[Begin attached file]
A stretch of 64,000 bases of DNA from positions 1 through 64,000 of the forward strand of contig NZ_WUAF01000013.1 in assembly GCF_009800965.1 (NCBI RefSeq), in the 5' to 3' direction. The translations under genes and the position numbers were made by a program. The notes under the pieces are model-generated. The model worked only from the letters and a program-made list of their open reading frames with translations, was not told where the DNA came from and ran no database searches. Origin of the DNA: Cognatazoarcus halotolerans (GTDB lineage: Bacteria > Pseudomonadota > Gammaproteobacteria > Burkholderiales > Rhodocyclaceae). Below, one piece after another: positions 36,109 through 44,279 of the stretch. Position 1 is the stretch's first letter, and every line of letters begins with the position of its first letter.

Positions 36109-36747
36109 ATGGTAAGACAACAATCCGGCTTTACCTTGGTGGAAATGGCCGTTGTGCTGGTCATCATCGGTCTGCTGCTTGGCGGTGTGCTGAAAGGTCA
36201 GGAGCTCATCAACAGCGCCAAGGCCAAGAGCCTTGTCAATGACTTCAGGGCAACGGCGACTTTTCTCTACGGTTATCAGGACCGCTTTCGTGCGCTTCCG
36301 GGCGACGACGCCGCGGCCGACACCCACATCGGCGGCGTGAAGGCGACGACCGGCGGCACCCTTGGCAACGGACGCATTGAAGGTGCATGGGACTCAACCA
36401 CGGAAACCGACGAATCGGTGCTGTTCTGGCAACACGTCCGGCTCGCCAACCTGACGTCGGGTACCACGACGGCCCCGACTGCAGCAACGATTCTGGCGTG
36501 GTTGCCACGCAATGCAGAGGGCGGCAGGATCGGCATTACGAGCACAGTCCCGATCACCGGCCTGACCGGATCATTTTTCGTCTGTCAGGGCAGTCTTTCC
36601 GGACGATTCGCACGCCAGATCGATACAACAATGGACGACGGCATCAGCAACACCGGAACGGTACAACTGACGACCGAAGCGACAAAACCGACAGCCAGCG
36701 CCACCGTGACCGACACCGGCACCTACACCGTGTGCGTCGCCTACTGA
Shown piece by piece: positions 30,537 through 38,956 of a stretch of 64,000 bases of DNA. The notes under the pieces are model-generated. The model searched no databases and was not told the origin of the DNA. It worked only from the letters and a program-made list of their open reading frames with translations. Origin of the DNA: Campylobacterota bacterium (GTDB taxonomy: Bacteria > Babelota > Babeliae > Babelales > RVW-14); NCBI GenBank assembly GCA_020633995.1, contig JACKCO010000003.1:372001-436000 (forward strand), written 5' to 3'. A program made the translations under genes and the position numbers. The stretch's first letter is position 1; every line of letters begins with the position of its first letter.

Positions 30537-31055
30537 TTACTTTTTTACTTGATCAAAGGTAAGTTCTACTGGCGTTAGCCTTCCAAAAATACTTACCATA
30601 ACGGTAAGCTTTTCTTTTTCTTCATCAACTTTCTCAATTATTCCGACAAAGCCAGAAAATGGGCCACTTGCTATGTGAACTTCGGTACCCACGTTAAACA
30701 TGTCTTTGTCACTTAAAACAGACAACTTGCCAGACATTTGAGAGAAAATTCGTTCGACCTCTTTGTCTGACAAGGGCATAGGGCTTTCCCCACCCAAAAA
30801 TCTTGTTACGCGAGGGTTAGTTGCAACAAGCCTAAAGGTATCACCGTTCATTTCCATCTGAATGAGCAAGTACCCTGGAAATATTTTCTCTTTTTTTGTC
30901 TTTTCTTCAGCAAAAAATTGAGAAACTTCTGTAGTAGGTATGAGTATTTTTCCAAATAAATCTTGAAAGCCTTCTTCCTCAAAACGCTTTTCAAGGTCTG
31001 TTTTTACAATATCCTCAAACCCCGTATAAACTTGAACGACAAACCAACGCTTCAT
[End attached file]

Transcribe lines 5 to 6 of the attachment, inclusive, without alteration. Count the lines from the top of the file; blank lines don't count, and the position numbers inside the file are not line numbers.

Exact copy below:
36301 GGCGACGACGCCGCGGCCGACACCCACATCGGCGGCGTGAAGGCGACGACCGGCGGCACCCTTGGCAACGGACGCATTGAAGGTGCATGGGACTCAACCA
36401 CGGAAACCGACGAATCGGTGCTGTTCTGGCAACACGTCCGGCTCGCCAACCTGACGTCGGGTACCACGACGGCCCCGACTGCAGCAACGATTCTGGCGTG